A Symbolic ‘No’ to SH 45
Council passes resolution opposing toll road
By Amy Smith,
2:40PM, Mon. May 19, 2014
City Council last week reaffirmed its opposition to the construction of the SH 45 toll road with a resolution that passed 6-1. Mayor Lee Leffingwell cast the only no vote.
The early morning vote was taken at the end of a long meeting, and the deliberation on the dais was prolonged somewhat with an unsuccessful attempt by Council Member Bill Spelman to include an amendment supporting the acquisition of mitigation property should SH 45 continue as planned.
But resolution sponsor Kathie Tovo and co-sponsors Laura Morrison and Sheryl Cole were not interested in a Plan B amendment, which they believed would diminish the city’s objections, however symbolic those objections might be.
The city has no formal say in the project, but it does own watershed protection lands near the planned route of the toll way, which, studies show, would add thousands of additional vehicles to an already congested MoPac.
Travis County Commissioners have fast-tracked the project, with help from the Texas Department of Transportation, CAMPO, and Hays County, whose commuting residents would stand to benefit the most.
Spelman said he was introducing the amendment at the request of George* Cofer, executive director of the Hill Country Conservancy. The conservancy is attempting to acquire a tract of undeveloped property straddling the proposed route. As Spelman explained it, Cofer would be able to purchase the property for preservation if SH 45 is built.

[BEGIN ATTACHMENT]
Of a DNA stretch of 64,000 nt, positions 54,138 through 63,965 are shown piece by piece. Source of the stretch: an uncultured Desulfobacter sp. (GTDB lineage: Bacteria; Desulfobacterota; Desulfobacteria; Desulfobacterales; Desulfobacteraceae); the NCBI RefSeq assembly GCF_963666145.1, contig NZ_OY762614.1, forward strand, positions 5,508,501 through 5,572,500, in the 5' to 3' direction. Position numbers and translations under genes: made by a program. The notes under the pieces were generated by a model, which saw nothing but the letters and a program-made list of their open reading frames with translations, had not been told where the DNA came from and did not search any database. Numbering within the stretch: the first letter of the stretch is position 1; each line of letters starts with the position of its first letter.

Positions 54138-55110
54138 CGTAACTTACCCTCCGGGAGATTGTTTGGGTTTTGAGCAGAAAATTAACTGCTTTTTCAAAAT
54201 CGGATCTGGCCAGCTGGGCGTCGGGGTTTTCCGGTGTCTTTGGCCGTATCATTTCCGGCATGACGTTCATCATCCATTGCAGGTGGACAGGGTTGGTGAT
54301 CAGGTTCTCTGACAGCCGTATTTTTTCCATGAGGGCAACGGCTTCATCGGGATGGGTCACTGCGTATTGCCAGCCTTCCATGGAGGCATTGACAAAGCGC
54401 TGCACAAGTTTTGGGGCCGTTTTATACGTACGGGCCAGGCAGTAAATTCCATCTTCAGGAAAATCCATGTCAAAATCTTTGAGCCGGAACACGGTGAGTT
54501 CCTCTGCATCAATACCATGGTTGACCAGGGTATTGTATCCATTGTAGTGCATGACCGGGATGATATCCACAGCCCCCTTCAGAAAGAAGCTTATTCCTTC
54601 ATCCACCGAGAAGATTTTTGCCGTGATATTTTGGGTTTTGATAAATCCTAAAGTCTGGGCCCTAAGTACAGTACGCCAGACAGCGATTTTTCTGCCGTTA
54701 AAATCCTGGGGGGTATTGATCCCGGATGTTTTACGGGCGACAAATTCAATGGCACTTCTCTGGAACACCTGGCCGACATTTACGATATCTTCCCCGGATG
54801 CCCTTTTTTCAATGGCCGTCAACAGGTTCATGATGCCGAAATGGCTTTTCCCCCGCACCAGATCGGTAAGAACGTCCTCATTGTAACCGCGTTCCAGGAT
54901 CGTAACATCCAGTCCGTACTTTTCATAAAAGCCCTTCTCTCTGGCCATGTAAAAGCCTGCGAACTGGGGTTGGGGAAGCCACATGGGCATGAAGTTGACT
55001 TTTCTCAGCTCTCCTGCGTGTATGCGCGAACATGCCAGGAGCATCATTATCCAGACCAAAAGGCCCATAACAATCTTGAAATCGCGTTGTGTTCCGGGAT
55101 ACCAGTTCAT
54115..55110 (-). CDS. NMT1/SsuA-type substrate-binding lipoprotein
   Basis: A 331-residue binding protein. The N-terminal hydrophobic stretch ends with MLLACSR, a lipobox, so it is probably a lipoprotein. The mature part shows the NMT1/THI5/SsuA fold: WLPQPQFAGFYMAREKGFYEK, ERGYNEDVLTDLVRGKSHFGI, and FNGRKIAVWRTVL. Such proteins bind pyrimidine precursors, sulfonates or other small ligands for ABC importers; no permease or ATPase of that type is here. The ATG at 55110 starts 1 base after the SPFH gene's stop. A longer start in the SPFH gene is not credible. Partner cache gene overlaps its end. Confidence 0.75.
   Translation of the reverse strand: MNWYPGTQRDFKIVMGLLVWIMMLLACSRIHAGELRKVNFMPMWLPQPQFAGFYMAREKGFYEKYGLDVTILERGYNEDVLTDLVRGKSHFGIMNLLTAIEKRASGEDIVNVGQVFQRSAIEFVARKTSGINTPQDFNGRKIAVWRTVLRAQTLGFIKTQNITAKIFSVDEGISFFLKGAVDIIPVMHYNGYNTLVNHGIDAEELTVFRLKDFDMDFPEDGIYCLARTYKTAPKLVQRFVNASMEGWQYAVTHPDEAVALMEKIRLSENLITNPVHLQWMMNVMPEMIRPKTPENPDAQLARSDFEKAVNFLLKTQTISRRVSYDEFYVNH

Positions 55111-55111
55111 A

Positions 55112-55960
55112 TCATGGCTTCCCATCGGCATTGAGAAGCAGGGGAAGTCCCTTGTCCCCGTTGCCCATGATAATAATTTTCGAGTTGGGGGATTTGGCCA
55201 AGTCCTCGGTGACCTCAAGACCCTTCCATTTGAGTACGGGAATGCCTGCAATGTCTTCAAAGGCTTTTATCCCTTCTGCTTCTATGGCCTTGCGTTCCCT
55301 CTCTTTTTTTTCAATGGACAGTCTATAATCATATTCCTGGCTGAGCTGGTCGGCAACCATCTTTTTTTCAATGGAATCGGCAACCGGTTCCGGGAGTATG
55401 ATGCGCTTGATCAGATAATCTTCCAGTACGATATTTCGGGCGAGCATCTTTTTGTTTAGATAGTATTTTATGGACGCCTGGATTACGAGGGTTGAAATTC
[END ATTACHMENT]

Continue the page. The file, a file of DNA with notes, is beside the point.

“Although I’m extremely unhappy with the fact that [County Judge Sam Biscoe] and Commissioner [Gerald] Daugherty think this road needs to be built – I don’t think it does, and I think even Commissioner Daugherty is having second thoughts as to the value of the road, other than his own political purposes – I am least encouraged that if they move forward at least they’ll do the right thing and mitigate like crazy.” Spelman was referring to Biscoe’s and Daugherty’s repeated vows to make the road as environmentally sensitive as possible.
Morrison called Spelman's proposed amendment “a complete non sequitur” in relation to the rest of the resolution. In any case, the amendment failed 4-3 with Tovo, Morrison, Cole and Mike Martinez voting it down.
Before the final vote, Leffingwell said he regarded the resolution as virtually meaningless, given the steps already taken to build the road. “If it is not built, it won’t be because of this resolution,” he said.
*George Cofer was mistakenly identified as Bill Cofer in this original report.